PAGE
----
# Spatial references in the geodatabase

Spatial references include a coordinate system for x-, y-, and z-values as well as tolerance and resolution values for x-, y-, z-, and m-values.

All spatial reference systems known to the geodatabase are stored in a system table, some of which have editable views. For ArcSDE geodatabases in Oracle using a geometry storage of ST_Geometry, it is the ST_Spatial_References table. In Informix, this table is named Spatial_References. In DB2, it is called ST_Spatial_Reference_Systems. In PostgreSQL, the table is sde_spatial_references, but there is also a view of the sde_spatial_references table, st_spatial_references, that can have spatial references inserted into it.

Internal functions use the parameters of a spatial reference system to translate and scale each floating-point coordinate of the geometry into a 64-bit positive integer prior to storage. Upon retrieval, the coordinates are restored to their external floating-point format.

The floating-point coordinates are converted to integers by subtracting the false x- and false y-values, which translates to the false origin; scaling by multiplying by the x,y units; adding a half unit; then truncating the remainder.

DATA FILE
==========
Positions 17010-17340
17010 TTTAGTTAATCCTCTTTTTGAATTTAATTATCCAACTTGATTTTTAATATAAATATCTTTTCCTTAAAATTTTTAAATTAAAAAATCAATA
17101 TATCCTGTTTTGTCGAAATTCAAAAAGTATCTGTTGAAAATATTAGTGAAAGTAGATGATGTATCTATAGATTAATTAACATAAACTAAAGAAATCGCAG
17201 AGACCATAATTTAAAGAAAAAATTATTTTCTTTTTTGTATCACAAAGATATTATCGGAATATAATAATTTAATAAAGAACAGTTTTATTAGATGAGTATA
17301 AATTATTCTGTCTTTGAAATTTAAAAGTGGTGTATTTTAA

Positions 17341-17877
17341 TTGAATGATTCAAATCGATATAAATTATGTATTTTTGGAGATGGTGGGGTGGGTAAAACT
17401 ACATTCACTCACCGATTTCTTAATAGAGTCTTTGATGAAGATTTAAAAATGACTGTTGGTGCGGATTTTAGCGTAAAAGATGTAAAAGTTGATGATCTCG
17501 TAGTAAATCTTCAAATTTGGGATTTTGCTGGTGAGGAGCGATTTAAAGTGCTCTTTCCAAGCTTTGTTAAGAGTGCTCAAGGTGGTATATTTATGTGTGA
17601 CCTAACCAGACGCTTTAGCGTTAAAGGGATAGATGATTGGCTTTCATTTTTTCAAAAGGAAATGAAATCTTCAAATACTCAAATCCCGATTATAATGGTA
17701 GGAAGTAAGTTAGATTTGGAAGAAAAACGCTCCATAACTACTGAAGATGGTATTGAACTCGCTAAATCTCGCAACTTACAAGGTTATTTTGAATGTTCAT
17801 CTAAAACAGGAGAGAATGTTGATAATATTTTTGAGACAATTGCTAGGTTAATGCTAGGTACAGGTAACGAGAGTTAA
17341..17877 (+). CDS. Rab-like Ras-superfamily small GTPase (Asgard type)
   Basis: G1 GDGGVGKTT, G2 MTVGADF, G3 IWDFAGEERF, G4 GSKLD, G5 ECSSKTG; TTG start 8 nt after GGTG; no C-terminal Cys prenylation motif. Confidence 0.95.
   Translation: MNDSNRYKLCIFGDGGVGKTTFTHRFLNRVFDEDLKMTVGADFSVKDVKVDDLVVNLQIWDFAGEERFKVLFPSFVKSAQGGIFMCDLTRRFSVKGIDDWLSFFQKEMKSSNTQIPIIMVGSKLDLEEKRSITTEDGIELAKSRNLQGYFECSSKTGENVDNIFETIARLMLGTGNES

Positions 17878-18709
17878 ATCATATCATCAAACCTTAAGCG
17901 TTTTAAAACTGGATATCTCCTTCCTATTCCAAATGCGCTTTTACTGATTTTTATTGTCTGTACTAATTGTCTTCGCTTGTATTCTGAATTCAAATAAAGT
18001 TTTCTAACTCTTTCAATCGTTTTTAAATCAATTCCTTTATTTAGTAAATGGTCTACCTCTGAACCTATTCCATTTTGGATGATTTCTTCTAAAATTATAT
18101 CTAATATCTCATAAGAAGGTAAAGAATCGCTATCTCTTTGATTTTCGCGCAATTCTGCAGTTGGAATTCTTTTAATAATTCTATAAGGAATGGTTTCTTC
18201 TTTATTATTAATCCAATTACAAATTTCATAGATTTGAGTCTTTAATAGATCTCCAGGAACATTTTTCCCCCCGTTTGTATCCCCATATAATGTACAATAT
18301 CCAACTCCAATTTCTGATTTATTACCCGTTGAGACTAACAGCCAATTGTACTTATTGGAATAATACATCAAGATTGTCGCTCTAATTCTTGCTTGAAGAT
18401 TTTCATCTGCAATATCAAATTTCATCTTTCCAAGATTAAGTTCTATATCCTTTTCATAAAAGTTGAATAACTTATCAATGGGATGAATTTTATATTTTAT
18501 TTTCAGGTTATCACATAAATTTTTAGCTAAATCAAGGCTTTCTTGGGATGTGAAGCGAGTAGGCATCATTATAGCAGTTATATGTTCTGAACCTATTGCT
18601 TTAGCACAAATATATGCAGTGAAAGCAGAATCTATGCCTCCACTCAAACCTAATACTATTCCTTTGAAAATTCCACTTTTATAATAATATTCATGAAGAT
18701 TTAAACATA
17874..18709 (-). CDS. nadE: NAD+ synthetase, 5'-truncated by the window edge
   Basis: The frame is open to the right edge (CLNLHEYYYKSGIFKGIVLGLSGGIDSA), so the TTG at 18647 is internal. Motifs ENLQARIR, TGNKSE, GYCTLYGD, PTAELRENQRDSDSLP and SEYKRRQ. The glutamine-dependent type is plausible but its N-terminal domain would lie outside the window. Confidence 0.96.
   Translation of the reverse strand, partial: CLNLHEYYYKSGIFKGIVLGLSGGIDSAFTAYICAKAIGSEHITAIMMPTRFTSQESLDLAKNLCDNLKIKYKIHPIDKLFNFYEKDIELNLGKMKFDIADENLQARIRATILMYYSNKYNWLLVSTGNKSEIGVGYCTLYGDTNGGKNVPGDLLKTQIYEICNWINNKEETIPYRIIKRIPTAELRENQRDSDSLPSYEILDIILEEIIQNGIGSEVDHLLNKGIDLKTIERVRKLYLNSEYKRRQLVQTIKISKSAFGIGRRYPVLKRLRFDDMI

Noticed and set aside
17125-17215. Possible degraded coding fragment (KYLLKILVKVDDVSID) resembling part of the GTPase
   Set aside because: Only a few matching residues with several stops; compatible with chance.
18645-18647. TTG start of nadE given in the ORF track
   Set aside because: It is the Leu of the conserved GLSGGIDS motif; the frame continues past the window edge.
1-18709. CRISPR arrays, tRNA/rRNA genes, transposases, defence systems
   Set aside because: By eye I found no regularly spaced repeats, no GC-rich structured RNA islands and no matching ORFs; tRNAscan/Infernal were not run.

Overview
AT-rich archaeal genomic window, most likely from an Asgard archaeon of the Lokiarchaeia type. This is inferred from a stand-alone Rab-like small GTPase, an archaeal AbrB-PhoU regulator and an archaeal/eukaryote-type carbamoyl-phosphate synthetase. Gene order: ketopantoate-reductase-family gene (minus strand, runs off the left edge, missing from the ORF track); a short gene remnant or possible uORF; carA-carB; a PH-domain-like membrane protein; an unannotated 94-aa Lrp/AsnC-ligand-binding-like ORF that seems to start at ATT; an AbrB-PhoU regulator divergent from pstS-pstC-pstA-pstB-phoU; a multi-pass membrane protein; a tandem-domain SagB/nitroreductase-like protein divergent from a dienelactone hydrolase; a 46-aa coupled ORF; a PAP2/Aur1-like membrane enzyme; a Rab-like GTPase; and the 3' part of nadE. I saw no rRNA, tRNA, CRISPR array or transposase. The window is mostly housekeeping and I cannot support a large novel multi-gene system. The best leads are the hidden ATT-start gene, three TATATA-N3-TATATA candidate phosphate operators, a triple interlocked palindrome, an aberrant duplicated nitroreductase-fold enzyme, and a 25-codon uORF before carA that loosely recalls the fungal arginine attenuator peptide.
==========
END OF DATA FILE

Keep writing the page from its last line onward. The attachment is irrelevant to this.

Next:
The optional z-coordinates and measures are dealt with similarly, except they are translated with false z- and false m-values and scaled with z-units and m-units, respectively.

For a definition of all the columns in the spatial reference table in each database management system, see their respective system table topics:

The spatial reference system is assigned to a geometry during its construction. The spatial reference system must exist in the spatial reference table. All geometries in a column must have the same spatial reference system.

ESRI recommends assigning or creating spatial references using ArcGIS Desktop tools when creating feature classes. When you use ArcGIS to assign a spatial reference at the time you create a feature class, ArcGIS calculates the x-,y-, z-, and m-units and offsets for you to maintain high-precision data. ESRI understands, though, that some users and application developers want to have options when creating spatial references. The examples in Creating spatial references using SQL show you how to create a spatial reference outside ArcGIS.